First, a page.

NHL Trade Grades: Patrick Kane Puts Rangers Over The Top?

The trade

Rangers get: Forward Patrick Kane (50 percent of salary retained by Blackhawks, 25 percent by Coyotes), defender Cooper Zech

The Blackhawks get: Conditional 2023 second-round pick (becomes first-round pick if Rangers reach conference finals), 2025 fourth-round pick, defenseman Andy Welinski, defenseman Vili Saarijarvi

Coyotes get: 2025 election in the third round

Shayna Goldman: It’s the same old story: Rangers trade for a marquee name past its prime. However, the key difference here is that they are not looking to be the best game breaker like other moves that fit this pattern. This was a secondary trade that came after already added Vladimir Tarasenko and it didn’t cost that much.

The Rangers have been busy, but even with Tarasenko, Nikko Mikkola and Tyler Motte, it felt like this team needed one several moves to strengthen their top nine. Enter Kane – a player who basically manifested this trade into existence.

There’s definitely some risk associated with this deal on the ice, which is why it helps New York that he’s not the only right winger they added before the deadline. Putting aside the on-ice issues surrounding the player, the hip injury is one concern, his offense wilting is another, as is his defensive lapse. But a change of scenery is the game-changer here; Kane’s environment in Chicago has been horrible, and it’s only gotten more challenging over the past year. He’ll want elite talent in New York, whether it’s Artemi Panarin or Mika Zibanejad, to help elevate his game closer to the heights everyone expects from him come playoff time. Already, on the struggling Blackhawks team, during his last stretch of games, he proved that he still has gas left in the tank.

By adding Kane, the Rangers have many more options within their lineup to mix and match throughout the top nine. That’s a big difference from last postseason, when their versatility was much more limited. Defense may be an issue, between both of their newly acquired right wings, but this team has plenty of firepower and strong goaltending that should make up for it.

The returns are underwhelming for Chicago, but opportunities were limited. The player wanted a certain team, and the Blackhawks either had to find a way to make it happen or not trade him at all. It is quite disappointing for management that their two major trades, Kane and Jonathan Toews, did not return what they hoped; The Blackhawks have only a conditional second and a fourth to show for the pair. It just underscores why they should have pushed for better returns in other commodities over the past year instead of relying too heavily on this duo to bring back the perfect returns that could facilitate their rebuild.

Rangers: ONE
Blackhawks: C+
Coyotes: B+

Dom Luszczyszyn: Kane got his way, he’s a New York Ranger. We knew he would be for the last week, but now it’s finally official and we can finally talk about what that means.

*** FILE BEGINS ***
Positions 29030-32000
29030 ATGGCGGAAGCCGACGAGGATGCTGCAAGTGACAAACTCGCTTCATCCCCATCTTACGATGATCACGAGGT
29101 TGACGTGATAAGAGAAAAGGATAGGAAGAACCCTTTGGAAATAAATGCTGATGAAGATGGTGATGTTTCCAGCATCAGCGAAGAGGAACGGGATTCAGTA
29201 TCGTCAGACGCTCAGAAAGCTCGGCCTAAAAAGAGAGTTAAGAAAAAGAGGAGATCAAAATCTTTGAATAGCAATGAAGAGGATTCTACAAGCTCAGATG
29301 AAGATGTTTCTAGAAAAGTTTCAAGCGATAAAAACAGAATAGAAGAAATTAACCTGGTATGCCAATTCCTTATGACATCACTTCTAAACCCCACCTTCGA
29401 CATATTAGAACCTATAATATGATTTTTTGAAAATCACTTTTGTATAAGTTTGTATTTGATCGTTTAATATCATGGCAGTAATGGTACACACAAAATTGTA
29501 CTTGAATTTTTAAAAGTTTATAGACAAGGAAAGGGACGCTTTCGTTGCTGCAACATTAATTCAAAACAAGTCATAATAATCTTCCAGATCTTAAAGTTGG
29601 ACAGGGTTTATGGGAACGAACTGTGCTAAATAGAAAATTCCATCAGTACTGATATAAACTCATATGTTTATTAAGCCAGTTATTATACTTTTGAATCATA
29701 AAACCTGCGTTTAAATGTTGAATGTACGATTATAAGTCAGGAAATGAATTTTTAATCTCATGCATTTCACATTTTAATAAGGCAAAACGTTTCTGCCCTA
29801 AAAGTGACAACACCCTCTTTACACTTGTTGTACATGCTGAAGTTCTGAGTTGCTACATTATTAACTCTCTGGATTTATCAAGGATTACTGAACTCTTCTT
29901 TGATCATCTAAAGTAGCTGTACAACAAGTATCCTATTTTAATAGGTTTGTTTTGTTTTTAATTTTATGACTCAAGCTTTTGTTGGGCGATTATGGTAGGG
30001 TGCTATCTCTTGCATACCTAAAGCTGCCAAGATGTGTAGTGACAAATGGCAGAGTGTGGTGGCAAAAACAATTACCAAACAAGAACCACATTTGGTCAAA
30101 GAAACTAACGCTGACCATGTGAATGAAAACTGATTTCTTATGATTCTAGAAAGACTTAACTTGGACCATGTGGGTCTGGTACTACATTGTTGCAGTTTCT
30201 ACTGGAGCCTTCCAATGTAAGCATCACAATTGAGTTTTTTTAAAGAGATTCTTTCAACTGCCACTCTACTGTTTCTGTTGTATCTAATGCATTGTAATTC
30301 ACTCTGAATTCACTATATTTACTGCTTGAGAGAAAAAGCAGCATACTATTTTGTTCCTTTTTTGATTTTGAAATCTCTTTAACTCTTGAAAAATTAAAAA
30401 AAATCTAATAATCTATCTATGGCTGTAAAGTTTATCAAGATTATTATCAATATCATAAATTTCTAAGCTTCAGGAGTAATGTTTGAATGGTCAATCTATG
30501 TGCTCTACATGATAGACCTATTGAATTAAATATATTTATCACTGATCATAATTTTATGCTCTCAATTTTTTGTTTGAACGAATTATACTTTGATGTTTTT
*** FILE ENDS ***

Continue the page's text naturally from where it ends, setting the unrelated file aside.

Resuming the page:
You will hear a lot about how Kane is not the player he once was. That he is not as valuable as his reputation. That he is one of the league’s worst defenders. That he has washed the dishes. That his hip injury has made him a non-factor. That he will hurt the Rangers more than he helps.

There’s truth to some of that, but a lot of it is exaggerated — a disservice to the talent Kane still brings to the ice. Yes, Kane’s numbers this year are weak. His five-on-five point rate has dipped below two for just the second time in his career. His expected field goal rate has dropped way down to an ugly 37 percent, and the Blackhawks have only 41 percent of actual field goals to show for it. His usually lackluster defensive numbers have reached new heights: 3.8 expected goals-against per 60. That’s half a goal worse than the average Blackhawk.

But what did we really expect given the disaster around him? Kane helplessly giving his all for a team designed to fail while knowing his days with the only team he’s ever known were numbered? No man succeeds under such circumstances. When questions arose about his inability to shine in Toronto last week, Kane stepped up with seven goals and 10 points in four games. It was a week of evidence. To show that he still can. A foreplay, a taste of what he can still be. Showtime on Broadway.

The Rangers are still getting an elite offensive force whether he’s shown much of it this year or not. On a team with so many weapons, Kane will thrive. The questions about his defense are very real, but on this team — with this supporting cast and this goalie — they’re less of an issue. Kane on an elite team is very different from Kane on one of the league’s worst. He will actually get help for the first time in a long time.

Kane is a perfect fit here. He knew it, and so did the Rangers. So much so that the bottom line for the Blackhawks is pennies: not even a guaranteed first. The Rangers and Kane had all the leverage, so it’s hard to fault Chicago here too much, but the Blackhawks still let Kane go for an obviously underwhelming package. It affects their character here.

The return isn’t the story here – although it’s nice for the Rangers that they didn’t have to pay big here to get their guy. The story is that Kane is where he wants to be and is ready to prove everyone who doubted him wrong. Forget the numbers from this year because they are about to change drastically. It’s underway.

Rangers: ONE
Blackhawks: B-
Coyotes: ONE-

(Photo: Melissa Tamez/Icon Sportswire via Getty Images)

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